Building a loving relationship with your child can start from birth.
Stimulating your baby’s brain from the start lays the groundwork for their future education. In a sense, it gives parents and teachers a head start.
In communicating with young children, the earlier you start, the better. It’s even recommended that in the final months of pregnancy the mother avoids stress, talk to the child, rest well, and smile and sing to comfort the baby in the womb.
It helps to continue after the birth, too. It’s essential to establish the best relationship possible between the baby and the mother and father.
Stimulation through adult-child interactions
Early parent-child interaction fuels the child’s first cognitive associations. A well-cared-for child begins to learn immediately.
Some will say, “Babies that age are too little! They can’t talk! They don’t understand anything!” Both anecdotal and scientific evidence, however, point to the real benefits and advantages of early interaction and social and intellectual stimulation.
When parents are close and interactive with their infants, it invites their children to feel safe. For example, they will feel more confident to explore reality (social and material) from the moment they sit or crawl. It will make them confident and happy when they perceive that their mother knows how to understand the signals of their needs, such as nursing, sleeping, and having their diapers changed.
This wordless dialogue is not improvised. It’s learned with time and attentive presence. In this way, children feel they are being listened to, and through gestures and smiles they respond, not verbally, but in their actions.
Being responsive and sensitive parents
Mothers who have fallen in love with their children know how to take care of them. This affectionate, cordial attention invites children to take the initiative and not close themselves off in fear. With that love and support, they feel called to explore their abilities.
It is an exchange of information, a true conversation, a “serve and return” like in tennis. Through this back-and-forth communication, neural connections are created and a healthy brain architecture is built.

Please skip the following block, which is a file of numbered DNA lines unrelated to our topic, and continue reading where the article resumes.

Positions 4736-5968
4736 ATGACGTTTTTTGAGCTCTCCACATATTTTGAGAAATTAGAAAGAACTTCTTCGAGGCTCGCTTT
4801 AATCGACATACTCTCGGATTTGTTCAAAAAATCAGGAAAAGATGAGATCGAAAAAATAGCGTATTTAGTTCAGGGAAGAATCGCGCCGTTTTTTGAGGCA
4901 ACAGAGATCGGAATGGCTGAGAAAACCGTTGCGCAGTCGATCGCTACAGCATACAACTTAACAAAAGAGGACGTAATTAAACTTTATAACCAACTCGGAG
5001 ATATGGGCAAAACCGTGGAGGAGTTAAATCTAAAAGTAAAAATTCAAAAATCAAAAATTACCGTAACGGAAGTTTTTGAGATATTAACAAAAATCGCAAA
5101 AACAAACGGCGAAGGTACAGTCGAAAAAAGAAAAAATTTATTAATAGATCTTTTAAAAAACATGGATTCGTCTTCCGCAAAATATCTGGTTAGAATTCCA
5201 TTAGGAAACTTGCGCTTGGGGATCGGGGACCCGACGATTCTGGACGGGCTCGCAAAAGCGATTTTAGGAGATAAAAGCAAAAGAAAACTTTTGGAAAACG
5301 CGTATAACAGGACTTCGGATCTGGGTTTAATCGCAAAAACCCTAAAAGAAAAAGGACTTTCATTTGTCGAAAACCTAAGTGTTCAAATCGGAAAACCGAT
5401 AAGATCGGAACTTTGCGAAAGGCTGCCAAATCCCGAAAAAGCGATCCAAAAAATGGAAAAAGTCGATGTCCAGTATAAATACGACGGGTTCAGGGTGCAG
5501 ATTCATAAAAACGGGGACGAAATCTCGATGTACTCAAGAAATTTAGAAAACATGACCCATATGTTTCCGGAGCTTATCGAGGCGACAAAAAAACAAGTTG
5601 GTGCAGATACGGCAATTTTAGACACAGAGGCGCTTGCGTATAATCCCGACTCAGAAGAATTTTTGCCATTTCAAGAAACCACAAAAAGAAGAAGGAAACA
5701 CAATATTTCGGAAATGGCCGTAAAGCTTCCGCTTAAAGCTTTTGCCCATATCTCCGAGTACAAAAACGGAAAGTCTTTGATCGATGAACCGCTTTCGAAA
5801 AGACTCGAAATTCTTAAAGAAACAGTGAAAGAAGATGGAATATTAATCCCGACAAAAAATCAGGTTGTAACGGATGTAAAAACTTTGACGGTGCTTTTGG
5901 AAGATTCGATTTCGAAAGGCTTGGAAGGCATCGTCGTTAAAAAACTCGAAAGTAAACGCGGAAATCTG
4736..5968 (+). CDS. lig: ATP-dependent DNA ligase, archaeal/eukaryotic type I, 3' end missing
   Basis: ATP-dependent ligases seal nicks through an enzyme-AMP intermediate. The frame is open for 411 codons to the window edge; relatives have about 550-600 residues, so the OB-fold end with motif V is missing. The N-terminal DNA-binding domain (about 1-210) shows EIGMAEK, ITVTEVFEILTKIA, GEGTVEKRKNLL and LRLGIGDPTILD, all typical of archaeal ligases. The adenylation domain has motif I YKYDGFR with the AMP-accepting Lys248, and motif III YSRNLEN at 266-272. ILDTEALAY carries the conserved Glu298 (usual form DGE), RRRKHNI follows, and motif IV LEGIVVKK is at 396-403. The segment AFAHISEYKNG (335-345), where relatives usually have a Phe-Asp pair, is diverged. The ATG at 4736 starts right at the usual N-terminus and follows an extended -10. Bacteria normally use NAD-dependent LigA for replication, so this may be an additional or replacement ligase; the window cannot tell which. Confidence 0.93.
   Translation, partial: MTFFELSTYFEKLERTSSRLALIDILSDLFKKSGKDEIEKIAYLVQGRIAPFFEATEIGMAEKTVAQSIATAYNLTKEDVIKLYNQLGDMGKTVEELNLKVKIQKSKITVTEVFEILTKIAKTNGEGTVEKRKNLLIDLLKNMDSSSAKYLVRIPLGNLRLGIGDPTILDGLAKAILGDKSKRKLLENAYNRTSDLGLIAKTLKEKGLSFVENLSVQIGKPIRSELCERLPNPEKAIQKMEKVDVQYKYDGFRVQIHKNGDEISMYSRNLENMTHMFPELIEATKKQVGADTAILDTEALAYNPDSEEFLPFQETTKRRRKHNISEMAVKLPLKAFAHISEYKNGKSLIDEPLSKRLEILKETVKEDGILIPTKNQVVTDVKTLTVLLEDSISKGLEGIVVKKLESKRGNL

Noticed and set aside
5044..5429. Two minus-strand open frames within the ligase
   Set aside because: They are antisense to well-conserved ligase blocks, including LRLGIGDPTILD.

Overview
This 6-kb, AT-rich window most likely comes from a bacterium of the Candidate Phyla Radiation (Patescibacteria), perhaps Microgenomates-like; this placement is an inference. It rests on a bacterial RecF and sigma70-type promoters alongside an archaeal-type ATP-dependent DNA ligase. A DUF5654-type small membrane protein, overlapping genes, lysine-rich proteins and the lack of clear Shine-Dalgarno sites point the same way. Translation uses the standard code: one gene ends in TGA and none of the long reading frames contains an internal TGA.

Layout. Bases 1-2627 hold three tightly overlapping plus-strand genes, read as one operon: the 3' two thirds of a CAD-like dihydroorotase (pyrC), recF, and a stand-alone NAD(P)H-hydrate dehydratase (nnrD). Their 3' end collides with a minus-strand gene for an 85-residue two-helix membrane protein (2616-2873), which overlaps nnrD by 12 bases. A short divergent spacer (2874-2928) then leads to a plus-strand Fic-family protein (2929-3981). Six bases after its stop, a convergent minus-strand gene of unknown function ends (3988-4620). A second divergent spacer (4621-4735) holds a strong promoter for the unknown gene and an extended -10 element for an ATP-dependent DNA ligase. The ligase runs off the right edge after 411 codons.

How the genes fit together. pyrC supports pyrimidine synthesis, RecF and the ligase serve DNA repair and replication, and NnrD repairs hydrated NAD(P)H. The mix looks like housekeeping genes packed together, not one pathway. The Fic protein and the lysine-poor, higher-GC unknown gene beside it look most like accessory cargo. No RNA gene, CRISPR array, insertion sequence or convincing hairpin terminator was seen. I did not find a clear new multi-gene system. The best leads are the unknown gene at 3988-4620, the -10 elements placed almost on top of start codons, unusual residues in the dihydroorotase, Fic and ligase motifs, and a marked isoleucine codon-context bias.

All of this is converted into neurological development, and social, cognitive, and health development.
Quality brain stimulation
In the first months, stimulation comes from the mother’s eyes. She is in charge of stimulating the baby with her cuddles and her songs, by rocking and cradling him, and with her availability. The child is receiving a message that gives a lot of security: “You deserve to be loved.”
As children learn to sit up, to crawl, and especially to walk, the amount of stimulation multiplies. If children are at ease, they will ask themselves questions about things, since everything amazes them.
Children need to be cared for, but not overprotected; they need contact with reality at home and away from home. Parents need to encourage their toddlers to play, run and experiment, to be curious and ask questions.
Soon, our children no longer just crawl but also talk, walk, jump, and play with objects, and talk to themselves to direct their own behavior. Here are a few examples of how children learn self control and perseverance:
- Building with toys, when they tenaciously build a tower that they designed
- Listening to a story read aloud while the children “read” the pictures
- Eating and sleeping
- Being attentive to their preschool teacher, because she explains many interesting things, like a mother does
Educational games (especially hands-on ones) help young children to understand space, shapes, and units, learning the basics of math and geometry. Hearing a varied vocabulary helps children develop their language skills and clarity of thought.
Children cannot take these steps alone, however. An adult must help them, without stifling their initiative.
They need parents, older siblings, cousins, and friends to teach them how to play, jump, ride a bike, pick flowers or build a hut with a blanket and chairs. This way they will also learn to play with other children, carrying out different roles and taking turns.
All of this will bear fruit in a healthier, happier, more well-adjusted child. When someone asks you what your secret is, you can say,
We’ve dedicated hours of our lives to our children with a lot of love. Both of us have tried particularly hard to spend time with them because we’ve been told that these first years are vital. We’ve organized ourselves very well and we have enjoyed being with them, and they’ve enjoyed being with us.
This video from Harvard University explains children’s cognitive development and the methodology of brain-building “serves and returns”: